The air was quiet, crystal clear and still, and Josiah came to a small stream whose rushing waters sounded like music in the autumn air. It was a peaceful scene, the sunlight filtering through the red and gold and still-green leaves as they clung to the trees, some letting go and floating gently to the sparkling waters below. Josiah pondered the scene a moment, trying to let in the serenity he knew had to be there, somewhere.

It wasn’t working. He still felt lousy.

Finally letting out another sigh, Josiah said, “God, I hope you don’t mind me sayin’ so, but sometimes I feel that You callin’ me to the ministry might have been a lapse of judgment. Especially lately. Now I ain’t sayin’ it’s permanent, and it ain’t somethin’ I’m wantin’ to do, but lately I’ve been getting the feeling that You and me had best part ways, at least on a professional basis. I haven’t been doing Your reputation much good in the past couple of weeks, and it’s possible that I’ve strayed so far off Your path that the devil ain’t scared to come on in anymore. If that’s the case, I think I’d do us both a world of good by stoppin’ this charade, and goin’ back to just bein’ a regular sinner.”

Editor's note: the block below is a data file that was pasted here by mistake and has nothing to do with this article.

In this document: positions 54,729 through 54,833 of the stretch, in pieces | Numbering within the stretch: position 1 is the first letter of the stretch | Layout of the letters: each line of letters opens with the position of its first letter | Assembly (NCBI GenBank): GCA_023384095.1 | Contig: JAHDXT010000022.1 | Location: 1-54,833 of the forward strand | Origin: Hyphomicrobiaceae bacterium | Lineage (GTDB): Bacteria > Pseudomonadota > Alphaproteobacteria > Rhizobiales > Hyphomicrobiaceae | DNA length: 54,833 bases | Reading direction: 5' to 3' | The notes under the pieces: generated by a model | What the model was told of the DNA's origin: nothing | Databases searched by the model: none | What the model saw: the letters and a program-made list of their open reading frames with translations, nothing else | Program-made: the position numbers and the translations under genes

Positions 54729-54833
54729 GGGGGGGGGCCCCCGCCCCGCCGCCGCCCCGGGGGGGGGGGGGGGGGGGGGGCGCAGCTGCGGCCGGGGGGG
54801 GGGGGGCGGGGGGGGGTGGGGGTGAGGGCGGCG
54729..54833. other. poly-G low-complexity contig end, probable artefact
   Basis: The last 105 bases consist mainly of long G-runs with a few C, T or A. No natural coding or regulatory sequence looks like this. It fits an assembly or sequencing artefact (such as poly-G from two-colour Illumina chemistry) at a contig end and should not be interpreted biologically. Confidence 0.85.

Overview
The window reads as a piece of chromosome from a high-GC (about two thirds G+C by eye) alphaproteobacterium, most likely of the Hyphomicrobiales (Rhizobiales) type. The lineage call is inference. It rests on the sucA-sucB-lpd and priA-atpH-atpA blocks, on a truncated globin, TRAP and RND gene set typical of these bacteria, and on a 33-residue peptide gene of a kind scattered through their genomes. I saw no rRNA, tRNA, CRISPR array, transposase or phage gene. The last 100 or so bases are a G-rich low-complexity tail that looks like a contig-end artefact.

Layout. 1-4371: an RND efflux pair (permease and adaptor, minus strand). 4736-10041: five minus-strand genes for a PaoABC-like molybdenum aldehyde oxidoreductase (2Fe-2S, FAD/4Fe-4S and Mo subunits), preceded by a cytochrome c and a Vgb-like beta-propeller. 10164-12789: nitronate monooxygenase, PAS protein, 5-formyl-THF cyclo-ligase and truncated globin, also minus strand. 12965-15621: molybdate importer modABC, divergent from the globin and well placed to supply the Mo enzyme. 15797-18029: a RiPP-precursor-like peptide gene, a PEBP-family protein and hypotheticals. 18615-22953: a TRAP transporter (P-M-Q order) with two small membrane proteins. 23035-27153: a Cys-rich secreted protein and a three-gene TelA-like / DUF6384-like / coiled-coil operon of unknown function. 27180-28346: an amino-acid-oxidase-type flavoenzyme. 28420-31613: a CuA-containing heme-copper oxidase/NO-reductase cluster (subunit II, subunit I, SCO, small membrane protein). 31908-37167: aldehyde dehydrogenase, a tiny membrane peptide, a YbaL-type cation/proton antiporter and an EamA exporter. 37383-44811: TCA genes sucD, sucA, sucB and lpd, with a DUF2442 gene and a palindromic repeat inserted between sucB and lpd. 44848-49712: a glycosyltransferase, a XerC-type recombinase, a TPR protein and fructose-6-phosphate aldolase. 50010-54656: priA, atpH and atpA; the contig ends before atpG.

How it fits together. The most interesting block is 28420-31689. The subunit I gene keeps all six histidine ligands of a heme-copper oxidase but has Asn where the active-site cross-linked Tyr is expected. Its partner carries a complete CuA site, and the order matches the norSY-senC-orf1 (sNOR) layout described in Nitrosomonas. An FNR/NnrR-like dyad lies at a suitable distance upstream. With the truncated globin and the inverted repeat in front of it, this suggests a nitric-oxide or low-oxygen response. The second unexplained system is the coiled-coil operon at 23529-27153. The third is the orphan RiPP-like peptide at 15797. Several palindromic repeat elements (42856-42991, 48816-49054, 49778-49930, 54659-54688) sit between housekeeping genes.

Silence. The waters sang, birds chirped, the wind’s distant song. Josiah’s heart was heavy, but he thought of the man’s stinging words, and he felt like a fraud. Deceitful and false.

Hanging his head, Josiah carefully slipped the wooden-beaded cross from around his neck, and after looking at it for a moment in the glowing sunshine, slowly slipped it into his pocket and started for home, his soul weary, his mind troubled, and his eyes downcast so that they missed the small form scuttling among the trees, that was there one moment, and then was gone.